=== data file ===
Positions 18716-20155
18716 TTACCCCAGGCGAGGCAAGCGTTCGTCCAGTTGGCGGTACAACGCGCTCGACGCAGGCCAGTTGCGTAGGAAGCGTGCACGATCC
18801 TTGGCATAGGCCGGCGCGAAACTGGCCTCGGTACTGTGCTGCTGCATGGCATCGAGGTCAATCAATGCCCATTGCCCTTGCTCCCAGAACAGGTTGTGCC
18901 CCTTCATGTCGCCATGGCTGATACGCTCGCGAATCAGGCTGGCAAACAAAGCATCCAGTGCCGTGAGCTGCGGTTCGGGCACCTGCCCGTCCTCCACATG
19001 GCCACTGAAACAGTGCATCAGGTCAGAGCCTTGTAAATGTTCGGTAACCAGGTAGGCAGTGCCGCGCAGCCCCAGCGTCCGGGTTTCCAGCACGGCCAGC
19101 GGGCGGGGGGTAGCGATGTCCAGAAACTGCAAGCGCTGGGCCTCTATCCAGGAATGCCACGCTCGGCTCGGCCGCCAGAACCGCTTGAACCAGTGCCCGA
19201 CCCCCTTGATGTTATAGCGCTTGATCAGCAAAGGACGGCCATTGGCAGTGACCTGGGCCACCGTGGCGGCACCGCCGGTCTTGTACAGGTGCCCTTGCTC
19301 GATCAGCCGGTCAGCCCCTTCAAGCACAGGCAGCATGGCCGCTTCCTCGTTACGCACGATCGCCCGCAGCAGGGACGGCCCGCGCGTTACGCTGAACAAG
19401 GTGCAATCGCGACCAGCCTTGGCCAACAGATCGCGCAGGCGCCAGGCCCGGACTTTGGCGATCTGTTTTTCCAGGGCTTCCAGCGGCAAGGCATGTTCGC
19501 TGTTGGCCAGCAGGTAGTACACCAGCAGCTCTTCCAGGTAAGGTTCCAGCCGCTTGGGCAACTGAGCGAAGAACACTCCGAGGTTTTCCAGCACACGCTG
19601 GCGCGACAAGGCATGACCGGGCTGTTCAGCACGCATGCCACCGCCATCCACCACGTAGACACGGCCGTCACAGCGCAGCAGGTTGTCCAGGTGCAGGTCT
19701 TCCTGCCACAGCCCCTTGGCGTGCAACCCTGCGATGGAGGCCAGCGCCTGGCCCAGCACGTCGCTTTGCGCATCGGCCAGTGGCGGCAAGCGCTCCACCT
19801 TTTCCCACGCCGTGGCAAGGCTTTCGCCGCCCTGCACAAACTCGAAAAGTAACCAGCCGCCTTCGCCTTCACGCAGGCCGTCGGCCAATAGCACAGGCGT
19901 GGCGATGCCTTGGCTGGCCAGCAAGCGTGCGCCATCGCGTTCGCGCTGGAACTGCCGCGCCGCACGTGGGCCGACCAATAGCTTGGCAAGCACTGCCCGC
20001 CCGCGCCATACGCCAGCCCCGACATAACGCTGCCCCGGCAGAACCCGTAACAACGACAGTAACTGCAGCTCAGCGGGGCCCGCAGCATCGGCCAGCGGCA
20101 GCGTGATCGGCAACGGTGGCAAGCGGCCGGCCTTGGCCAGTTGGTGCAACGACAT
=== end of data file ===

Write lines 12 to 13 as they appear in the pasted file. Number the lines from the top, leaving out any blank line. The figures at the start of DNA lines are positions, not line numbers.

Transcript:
19701 TCCTGCCACAGCCCCTTGGCGTGCAACCCTGCGATGGAGGCCAGCGCCTGGCCCAGCACGTCGCTTTGCGCATCGGCCAGTGGCGGCAAGCGCTCCACCT
19801 TTTCCCACGCCGTGGCAAGGCTTTCGCCGCCCTGCACAAACTCGAAAAGTAACCAGCCGCCTTCGCCTTCACGCAGGCCGTCGGCCAATAGCACAGGCGT